What makes this especially challenging is that three of the top six U.S. cities losing the highest percentage of their population to other states are located in Connecticut.
Many of those leaving are young, educated people.

Tough Choice for Millennials

Most survey respondents believe Connecticut students who attend college outside the state are likely to remain out-of-state rather than returning home to work.
That's also a national trend—college graduates tend to live and work in the states where they went to school.
Connecticut has the added problem of students finishing school here but seeing greater opportunities for jobs, recreation, and affordable housing elsewhere.

University of Connecticut graduate Sadie Colcord

Do you live with your parents or leave the state for better opportunities and a lower cost of living?

"The tight job market and the high cost of living here means millennials face a tough choice," recent University of Connecticut graduate Sadie Colcord told the conference.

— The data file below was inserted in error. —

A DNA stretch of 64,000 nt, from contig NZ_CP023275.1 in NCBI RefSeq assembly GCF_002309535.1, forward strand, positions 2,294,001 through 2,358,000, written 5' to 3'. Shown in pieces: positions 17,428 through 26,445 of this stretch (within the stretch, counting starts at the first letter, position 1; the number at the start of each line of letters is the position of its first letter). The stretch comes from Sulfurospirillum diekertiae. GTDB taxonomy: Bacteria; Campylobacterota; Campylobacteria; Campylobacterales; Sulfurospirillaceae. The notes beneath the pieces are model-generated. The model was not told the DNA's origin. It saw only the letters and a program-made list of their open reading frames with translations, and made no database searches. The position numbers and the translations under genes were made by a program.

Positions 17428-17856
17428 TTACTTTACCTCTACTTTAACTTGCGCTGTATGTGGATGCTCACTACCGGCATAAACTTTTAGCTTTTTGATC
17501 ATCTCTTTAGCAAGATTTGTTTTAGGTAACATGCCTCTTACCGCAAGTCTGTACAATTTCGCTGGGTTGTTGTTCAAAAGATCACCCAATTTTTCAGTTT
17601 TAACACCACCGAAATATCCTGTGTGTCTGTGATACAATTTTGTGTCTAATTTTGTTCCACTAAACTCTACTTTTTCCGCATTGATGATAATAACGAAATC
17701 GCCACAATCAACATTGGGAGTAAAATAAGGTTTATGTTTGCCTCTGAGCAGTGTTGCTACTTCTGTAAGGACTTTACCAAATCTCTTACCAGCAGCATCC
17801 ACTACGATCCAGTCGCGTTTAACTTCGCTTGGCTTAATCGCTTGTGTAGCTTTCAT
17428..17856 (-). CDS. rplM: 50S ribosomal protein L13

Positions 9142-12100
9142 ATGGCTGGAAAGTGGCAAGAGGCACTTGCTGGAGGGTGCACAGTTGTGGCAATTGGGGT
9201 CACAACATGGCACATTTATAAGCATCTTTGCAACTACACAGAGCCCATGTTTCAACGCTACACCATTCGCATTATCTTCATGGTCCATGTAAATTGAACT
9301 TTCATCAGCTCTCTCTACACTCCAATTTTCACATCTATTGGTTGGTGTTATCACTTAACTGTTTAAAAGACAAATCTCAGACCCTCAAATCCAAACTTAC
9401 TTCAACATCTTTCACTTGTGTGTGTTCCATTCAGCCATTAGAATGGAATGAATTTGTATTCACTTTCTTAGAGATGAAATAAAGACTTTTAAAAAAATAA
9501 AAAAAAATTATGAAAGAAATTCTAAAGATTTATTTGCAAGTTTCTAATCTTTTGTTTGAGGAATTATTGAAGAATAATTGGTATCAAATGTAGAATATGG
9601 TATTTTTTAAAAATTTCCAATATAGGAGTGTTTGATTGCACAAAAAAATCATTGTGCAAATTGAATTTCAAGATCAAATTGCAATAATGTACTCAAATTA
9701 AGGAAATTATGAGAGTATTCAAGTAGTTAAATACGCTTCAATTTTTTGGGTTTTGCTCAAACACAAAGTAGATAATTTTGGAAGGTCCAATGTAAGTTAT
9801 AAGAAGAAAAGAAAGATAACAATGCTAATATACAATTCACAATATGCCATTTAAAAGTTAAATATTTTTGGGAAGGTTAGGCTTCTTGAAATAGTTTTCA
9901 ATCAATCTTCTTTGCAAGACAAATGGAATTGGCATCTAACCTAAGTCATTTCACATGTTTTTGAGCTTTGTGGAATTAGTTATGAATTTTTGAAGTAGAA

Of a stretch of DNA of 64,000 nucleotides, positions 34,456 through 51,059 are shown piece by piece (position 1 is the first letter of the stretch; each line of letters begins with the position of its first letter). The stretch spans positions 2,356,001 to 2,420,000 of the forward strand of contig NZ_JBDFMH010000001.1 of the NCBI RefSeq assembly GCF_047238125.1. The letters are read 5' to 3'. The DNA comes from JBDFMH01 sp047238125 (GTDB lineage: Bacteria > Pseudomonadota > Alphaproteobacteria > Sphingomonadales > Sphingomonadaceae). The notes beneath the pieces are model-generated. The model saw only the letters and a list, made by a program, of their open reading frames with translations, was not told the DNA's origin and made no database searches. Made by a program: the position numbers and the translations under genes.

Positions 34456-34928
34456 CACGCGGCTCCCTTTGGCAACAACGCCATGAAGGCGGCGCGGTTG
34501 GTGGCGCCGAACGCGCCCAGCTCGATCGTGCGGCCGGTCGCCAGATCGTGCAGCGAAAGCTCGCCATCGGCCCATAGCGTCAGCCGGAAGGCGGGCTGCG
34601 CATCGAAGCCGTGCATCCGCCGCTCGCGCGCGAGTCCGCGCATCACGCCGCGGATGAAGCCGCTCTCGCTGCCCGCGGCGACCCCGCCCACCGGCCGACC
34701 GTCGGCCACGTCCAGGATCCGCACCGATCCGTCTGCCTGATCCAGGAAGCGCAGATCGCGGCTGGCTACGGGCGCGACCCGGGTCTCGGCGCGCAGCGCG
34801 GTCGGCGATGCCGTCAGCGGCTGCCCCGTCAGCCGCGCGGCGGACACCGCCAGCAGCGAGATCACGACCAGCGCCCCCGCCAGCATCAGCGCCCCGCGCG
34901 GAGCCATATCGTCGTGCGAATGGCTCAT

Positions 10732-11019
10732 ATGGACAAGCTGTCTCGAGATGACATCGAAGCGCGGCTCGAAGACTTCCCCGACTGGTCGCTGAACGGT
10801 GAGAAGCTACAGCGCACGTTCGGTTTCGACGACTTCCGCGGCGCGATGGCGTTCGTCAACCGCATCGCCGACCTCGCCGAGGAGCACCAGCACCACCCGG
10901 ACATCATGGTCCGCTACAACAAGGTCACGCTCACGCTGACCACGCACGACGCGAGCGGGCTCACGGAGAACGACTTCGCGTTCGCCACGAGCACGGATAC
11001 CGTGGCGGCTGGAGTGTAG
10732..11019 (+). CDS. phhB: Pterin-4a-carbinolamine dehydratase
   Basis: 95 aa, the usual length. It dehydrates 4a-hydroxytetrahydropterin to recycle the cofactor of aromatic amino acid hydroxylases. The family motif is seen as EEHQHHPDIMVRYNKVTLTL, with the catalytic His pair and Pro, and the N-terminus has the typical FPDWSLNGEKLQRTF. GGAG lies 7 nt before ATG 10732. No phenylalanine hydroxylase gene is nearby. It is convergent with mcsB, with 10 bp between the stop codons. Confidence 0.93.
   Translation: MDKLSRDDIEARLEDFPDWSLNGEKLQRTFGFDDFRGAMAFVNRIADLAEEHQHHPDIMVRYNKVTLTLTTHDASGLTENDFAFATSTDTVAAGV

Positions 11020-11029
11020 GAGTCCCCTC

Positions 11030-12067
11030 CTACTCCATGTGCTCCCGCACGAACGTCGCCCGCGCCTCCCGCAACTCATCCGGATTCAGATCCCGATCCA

"Do you live with your parents or leave the state for better opportunities and a lower cost of living?"
Connecticut has long been one of the nation’s leaders in key categories that underpin a state’s economic competitiveness—the strength of its workforce, education system, base industries, and R&D.
Several trends, however, threaten to undercut these strengths. Chief among them is the state’s chronic fiscal instability, which shakes business confidence and inhibits job-creating investment.
"This year, more than ever, state elections matter," Brennan told the conference.
"And it's critical that we support General Assembly candidates who are committed to fixing the state's economy and proving the environment for businesses to keep and grow jobs here."